Italian cinematographer (A.I.C.) Alessio Valori brings stories to life through film

Exclusive Interview | Alessio Valori, Italian Cinematographer(A.I.C.)

Dior Teaser Movie by Alessio Valori

The film shown above was shot by Italian cinematographer, Alessio Valori in collaboration with the director, Alina Marazzi. With a lifetime of dedication to making films, Alessio has worked with countless big names such as actress Shina Shihoko Nagai, actor Mark Hamill from STAR WARS, two-time oscar-winning director Bobby Moresco, and brands including DIOR and GUCCI. In this interview, Alessio spoke to me on his journey to becoming a cinematographer and the process of making a professional film.

Instant passion: Alessio’s inspiration for becoming a cinematographer

Alessio Valori was raised in Vinci, a town close to Florence in the Italian region of Tuscany. At 19, Alessio moved to a city of Bologna. Blown away by the culture scene and all it had to offer, Bologna instilled in Alessio a deep passion for cinematography.

Alessio attended University, under history and criticism of cinema where he also studied shots used in famous movies. After graduating, Alessio seeked more technical knowledge, and decided to enroll into a full time course in cinematography which gave him an on hand learning experience that greatly improved his work.

To gain experience in the industry, Alessio began a collaboration with a rental film equipment company for several months where he consolidated his passion and skill. Alessio then received a paid opportunity to work on a feature film from a film company in Bologna.

I wanted to see with my own eyes a proper film production set, as well as the entire process of making a professional film.

Most people take a while to decide what role they want in a movie set. Alessio knew on his first day what he wanted after working with the Director of Photography on set, Gianfilippo Corticelli, and his skill for capturing the right shot.

The director of photography is responsible for the lighting, camera movement, and the look of the film, basically everything visual. Watching Gianfilippo work was like watching a movie in itself, with how detailed and creative he was with every aspect of shooting the film.

Alessio started working as a “clapper loader” – a second assistant camera. Climbing up the ranks of the film industry was a difficult process but paid off after 5 years of working in the film industry. At the age of 26, Alessio got his first offer as a DOP of a feature film.

Director of Photography

As a DOP, Alessio has worked on countless projects ranging from commercials to feature films. He works closely with the director to make the director’s vision come to life.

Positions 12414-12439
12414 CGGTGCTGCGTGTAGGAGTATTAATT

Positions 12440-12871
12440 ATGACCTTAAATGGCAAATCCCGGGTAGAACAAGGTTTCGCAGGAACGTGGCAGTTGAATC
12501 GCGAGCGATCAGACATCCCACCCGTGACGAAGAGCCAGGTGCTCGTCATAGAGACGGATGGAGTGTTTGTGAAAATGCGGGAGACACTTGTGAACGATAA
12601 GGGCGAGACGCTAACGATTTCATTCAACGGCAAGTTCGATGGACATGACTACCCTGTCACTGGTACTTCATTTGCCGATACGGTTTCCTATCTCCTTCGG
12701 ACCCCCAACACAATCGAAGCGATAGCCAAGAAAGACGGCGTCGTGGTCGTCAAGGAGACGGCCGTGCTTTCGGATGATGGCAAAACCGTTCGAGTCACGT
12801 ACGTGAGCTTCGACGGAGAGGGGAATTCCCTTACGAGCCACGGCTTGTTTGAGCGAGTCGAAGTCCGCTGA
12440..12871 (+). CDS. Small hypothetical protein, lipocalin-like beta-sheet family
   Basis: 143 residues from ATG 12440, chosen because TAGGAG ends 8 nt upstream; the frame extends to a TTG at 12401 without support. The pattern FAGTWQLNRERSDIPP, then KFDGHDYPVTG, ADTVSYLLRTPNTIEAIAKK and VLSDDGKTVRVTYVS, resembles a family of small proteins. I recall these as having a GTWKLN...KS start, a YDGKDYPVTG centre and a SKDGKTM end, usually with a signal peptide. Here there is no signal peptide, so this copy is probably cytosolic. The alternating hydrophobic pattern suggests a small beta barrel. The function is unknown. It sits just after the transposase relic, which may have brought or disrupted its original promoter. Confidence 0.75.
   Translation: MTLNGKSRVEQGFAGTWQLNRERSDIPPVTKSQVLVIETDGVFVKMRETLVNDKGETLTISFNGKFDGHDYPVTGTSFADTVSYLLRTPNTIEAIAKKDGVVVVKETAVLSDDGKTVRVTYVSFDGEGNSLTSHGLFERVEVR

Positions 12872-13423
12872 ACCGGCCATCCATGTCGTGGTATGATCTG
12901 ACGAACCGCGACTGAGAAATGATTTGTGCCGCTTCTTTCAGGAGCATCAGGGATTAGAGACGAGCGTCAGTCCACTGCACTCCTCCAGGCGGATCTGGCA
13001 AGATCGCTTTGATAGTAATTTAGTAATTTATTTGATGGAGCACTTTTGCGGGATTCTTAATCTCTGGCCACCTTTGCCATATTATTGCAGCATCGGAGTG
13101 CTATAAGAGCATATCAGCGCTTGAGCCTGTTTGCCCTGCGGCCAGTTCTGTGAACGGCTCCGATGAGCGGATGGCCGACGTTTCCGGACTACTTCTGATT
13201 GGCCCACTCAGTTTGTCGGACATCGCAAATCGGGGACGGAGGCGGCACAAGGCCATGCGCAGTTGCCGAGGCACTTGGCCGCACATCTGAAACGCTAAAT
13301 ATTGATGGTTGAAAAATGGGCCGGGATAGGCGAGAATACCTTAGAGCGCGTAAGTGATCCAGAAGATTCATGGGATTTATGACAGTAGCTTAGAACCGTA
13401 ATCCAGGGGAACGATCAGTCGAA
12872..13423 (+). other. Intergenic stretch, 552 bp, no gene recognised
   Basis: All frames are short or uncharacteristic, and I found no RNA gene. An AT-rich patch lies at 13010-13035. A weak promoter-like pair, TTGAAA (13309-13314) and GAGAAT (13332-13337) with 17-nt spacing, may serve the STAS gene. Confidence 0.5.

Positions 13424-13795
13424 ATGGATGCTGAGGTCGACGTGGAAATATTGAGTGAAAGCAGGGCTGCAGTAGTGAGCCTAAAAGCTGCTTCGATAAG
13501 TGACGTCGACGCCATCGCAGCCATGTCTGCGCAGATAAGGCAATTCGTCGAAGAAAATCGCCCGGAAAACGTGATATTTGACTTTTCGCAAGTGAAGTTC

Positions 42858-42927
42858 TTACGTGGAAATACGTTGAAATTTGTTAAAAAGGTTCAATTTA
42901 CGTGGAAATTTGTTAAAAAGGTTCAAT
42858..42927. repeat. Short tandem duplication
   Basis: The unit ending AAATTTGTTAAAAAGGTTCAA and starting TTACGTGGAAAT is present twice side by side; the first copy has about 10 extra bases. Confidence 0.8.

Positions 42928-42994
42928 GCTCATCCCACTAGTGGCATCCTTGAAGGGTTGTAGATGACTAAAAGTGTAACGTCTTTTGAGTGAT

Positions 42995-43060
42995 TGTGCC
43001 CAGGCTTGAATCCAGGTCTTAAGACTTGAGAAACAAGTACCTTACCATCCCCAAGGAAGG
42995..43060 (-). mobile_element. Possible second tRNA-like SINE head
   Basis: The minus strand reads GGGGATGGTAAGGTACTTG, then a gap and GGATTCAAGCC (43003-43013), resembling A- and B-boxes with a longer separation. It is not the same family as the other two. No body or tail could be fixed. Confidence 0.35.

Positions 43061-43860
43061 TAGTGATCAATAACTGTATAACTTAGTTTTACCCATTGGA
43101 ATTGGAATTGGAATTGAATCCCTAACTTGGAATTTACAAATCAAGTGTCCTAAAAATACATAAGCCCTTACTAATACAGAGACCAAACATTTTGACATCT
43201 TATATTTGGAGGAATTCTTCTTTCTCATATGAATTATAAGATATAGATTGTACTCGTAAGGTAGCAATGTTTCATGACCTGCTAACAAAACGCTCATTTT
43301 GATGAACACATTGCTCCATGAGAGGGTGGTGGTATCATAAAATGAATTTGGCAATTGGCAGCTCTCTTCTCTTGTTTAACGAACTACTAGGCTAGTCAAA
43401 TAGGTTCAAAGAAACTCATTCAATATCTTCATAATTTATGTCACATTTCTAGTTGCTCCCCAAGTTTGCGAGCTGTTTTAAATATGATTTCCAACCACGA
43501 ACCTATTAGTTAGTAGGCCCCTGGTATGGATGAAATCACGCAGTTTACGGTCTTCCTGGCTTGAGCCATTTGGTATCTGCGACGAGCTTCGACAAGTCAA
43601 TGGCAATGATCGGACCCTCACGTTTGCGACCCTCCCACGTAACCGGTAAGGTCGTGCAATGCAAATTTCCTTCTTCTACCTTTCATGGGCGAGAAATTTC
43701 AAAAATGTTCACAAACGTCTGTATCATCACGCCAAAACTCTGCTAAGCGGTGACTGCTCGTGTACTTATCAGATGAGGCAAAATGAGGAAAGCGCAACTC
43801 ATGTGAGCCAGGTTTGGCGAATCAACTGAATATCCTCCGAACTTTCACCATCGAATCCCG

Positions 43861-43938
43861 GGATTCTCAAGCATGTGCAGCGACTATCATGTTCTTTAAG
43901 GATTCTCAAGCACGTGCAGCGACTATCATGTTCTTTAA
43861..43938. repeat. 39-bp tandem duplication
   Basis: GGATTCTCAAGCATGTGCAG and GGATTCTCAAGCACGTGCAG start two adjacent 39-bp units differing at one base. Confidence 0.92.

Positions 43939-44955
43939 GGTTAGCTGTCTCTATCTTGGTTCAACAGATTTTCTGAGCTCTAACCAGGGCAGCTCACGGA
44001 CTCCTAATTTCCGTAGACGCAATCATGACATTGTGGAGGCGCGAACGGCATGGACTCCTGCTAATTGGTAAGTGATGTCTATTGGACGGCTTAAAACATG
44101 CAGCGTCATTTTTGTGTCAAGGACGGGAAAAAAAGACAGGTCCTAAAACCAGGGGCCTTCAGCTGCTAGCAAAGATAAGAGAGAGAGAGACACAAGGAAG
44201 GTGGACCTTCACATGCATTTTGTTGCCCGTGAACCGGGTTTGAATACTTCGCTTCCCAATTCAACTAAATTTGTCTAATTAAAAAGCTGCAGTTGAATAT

It is extremely important to be on the same page as the director. I need to execute the shot so that it portrays exactly what the director wants for the film.

Alessio also worked with director Dominic Burns on the feature film “Airborne” with Mark Hamill, well known for playing Luke Skywalker in Star Wars.

Airborne(Web Cut) by Alessio Valori

Insight into the Italian film industry

As a DOP, Alessio spends a lot of time studying and enjoying films. Especially from the world of Italian films, which is also home to some of his favorite directors.

There are two directors that I think are essential to watch from the Italian film industry: Matteo Garrone and Paolo Sorrentino. Sorrentino is extremely technical and the shots are all shocking to watch. On the other hand Garrone in most of his projects has much more of a documentary look to his shots, he actually holds the camera himself for a lot of the shots in his movies, which gives it a realistic look, he establishes a very close and direct contact with the characters of his movies. They have very different ways of storytelling and both of their works are groundbreaking and beautiful to watch.

Italian films reflect so much of our culture. From our history of film you can learn about the life and values of the Italian people, it is a country with so much history behind every landmark, building, and place. Living in a country with culture and art gave me a deep understanding of it, making my creation process so much more natural. I think Italian people share a very similar meaning of beauty and elegance with the Japanese people.

Another great film for your list is Alessio’s “The days of harvest”, directed by Marco Righi. Set in a rural countryside of the Emilia region the environment is filled with Catholicism and Socialism when the grape harvest days began. The film won best cinematography at MIFF, Milan International Film Festival, Italy. Alessio’s desire to shoot visuals for films and media continues, and you can be sure to keep up with his work through the links below.